Bernard Haitink conducts Mahler’s Ninth Symphony
Bernard Haitink conductor
Symphony No. 9
Symphony No. 9
Philharmonie | Introduction: 18:00
Philharmonie | Introduction: 19:00
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Philharmonie | Introduction: 19:00
When Bernard Haitink was appointed chief conductor of the Concertgebouw Orchestra in 1961, the Mahler tradition in the Netherlands, begun by Willem Mengelberg, had long since faded as a result of Nazi dictatorship and World War II: “He [Mahler] was forbidden in my country until 1945. [...] There was no more Mahler tradition, and the music was really new. I remember that Erich Kleiber performed the Third. But that was much later.” Despite this background, Bernard Haitink made a significant contribution to the Mahler renaissance which began in the early 1960s and which earned him the reputation of an outstanding Mahler conductor: “Mahler”, he says, “has always troubled me because he doesn’t validate you.”
A partner of the Berliner Philharmoniker for many years, the Dutch maestro now conducts Mahler’s Ninth Symphony, a work of an exceptional nature: even Bruno Walter described the first movement of Mahler’s last completed symphony as “a tragically harrowing, and noble paraphrase of that feeling of farewell”. In the second movement, we then hear shadowy forms of a variety of dance modes, described by Dieter Schnebel as ʻcomposed ruinsʼ. The brittle music, which sometimes takes on demonically grotesque characteristics, culminates in a wild “Danse macabre”, in which the violins – like the solo violin in the Totentanz Scherzo of the Fourth – have to play “like fiddles”. This is followed by a Rondo-Burleske of agitated bustle whose raging tornado “takes the mild irony of the Fischpredigt Scherzo from the Second Symphony and raises it to a level that is barely tolerable” (Jens Malte Fischer). The finale, with its characteristic turn motif, offers no apotheosis. Instead, what is heard is an expansively sung Adagio which employs “his whole arsenal of vocables expressive of grief from Mahler’s tonal language” (Hans Heinrich Eggebrecht). The final part, played only by strings “with heart-felt emotion”, ends in a dying ritardando.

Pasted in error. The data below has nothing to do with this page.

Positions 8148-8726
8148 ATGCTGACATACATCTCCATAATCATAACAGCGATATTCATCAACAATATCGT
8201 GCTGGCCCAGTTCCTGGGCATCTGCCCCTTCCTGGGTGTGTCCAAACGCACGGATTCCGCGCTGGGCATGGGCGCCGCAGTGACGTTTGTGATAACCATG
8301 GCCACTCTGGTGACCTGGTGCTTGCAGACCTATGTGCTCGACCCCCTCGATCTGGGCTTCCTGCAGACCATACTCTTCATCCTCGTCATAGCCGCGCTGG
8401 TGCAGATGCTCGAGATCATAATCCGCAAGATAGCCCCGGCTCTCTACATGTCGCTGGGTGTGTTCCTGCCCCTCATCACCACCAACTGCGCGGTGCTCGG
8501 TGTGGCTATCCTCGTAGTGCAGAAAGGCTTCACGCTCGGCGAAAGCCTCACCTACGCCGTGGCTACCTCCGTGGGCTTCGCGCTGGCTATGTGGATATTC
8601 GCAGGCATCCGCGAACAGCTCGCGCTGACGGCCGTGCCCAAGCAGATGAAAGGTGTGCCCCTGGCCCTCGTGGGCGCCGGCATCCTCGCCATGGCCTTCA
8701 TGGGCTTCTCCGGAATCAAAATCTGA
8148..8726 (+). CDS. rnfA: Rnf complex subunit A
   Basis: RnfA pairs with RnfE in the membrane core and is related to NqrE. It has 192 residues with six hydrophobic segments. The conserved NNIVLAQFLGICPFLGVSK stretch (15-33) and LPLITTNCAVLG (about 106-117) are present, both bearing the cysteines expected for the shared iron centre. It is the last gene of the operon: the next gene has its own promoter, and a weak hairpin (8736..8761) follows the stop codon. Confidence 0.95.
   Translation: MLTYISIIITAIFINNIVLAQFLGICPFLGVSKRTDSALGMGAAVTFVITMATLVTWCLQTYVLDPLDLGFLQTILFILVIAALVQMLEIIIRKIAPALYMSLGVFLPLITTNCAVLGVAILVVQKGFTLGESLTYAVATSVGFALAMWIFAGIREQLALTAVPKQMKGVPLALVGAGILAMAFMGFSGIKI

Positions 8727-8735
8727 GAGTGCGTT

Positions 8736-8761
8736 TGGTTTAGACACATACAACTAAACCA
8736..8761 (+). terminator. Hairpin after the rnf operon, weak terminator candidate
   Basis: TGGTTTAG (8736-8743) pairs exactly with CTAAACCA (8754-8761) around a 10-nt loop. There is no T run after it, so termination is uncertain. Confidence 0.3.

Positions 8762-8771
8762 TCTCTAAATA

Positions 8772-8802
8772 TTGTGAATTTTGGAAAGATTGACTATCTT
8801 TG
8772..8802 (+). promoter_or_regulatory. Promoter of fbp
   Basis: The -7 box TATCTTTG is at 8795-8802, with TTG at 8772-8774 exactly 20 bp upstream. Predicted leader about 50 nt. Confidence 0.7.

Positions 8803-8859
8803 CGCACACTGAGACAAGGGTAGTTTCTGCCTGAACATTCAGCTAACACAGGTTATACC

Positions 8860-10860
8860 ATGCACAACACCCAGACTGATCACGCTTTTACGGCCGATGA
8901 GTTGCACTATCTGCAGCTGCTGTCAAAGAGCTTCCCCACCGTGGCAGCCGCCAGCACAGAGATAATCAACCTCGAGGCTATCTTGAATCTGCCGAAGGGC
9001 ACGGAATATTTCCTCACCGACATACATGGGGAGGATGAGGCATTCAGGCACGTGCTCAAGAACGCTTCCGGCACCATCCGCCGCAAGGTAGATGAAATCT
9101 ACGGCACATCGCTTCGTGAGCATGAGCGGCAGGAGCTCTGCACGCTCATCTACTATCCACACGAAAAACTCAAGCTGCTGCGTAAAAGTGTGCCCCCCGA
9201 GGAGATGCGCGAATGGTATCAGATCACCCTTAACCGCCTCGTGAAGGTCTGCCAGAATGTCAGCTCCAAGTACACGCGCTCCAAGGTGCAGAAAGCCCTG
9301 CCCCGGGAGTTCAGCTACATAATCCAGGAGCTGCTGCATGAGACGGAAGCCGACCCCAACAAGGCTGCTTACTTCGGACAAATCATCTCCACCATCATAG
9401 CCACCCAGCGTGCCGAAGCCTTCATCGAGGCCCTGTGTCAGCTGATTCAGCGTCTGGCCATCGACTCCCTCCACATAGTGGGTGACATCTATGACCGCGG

No wonder that the key analyses of the symphony since the posthumous premiere have revolved around concepts such as “farewell” and “death”. Given the many emotional moments, according to Haitink, the work offers great challenges: “For Mahler, it is important that you get the dynamic nuances right, so that not everything is a hotch-potch in mezzo forte. [...] Karajan once said that there is only one climax in a piece, and how important it is not to use all your ammunition at once. So you have to pace yourself [...].”
“When my love has her wedding day, I shall have my day of mourning” are the opening words of Gustav Mahler’s early cycle Lieder eines fahrenden Gesellen(Songs of a Wayfarer). In it the protagonist bids farewell to his sweetheart, who is marrying another man. “Farewell” is the title of the last movement of the Lied von der Erde(Song of the Earth) – composed 25 years later and, like the Ninth Symphony, premiered after the composer’s death – in which the human voice is heard for the last time in Mahler’s music. The theme of farewell, which implies an uncertain new beginning, is a characteristic element of the composer’s oeuvre from beginning to end.
Mahler’s last four works seem to be a compendium of last words and sounds, a look back and a look forward. The Eighth Symphony has the character of an assessment, almost a testament because of its unmistakable references to Beethoven’s Ninth; both Mahler’s Eighth and the last movement of the Ninth call for monumental forces, feature oratorio elements and draw on texts from Weimar Classicism. The Lied von der Erde – which was subtitled “Symphony”, although the term was not included in the official generic catalogue out of superstition about the ominous number nine – was followed by his last completed work, which he finally dared to number as the Ninth, and the Tenth Symphony, his final, uncompleted work. The thinking about Mahler’s musical legacy thus concentrates particularly on the topic about which Arnold Schoenberg said: “It seems that the Ninth is a limit. He who wants to go beyond it must pass away.”
The four-movement structure of the Ninth Symphony could suggest Mahler’s return to the tradition of the genre after his previous bold experiments. The sequence of the movements does not have a precedent, however, even in his own works. Two slow movements frame two fast ones, although the latter obviously draw on the scherzo form. All that remains of the Classical-Romantic tradition are the “subordinate parts of the symphony” (Habakuk Traber), the models of the slow movement and scherzo, both of which occur twice. In the Ninth Symphony they articulate programmatically the central and contrasting expressive elements in Mahler’s music: the tragic and the trivial, the withdrawn and the all too human, the elegiac and the crude.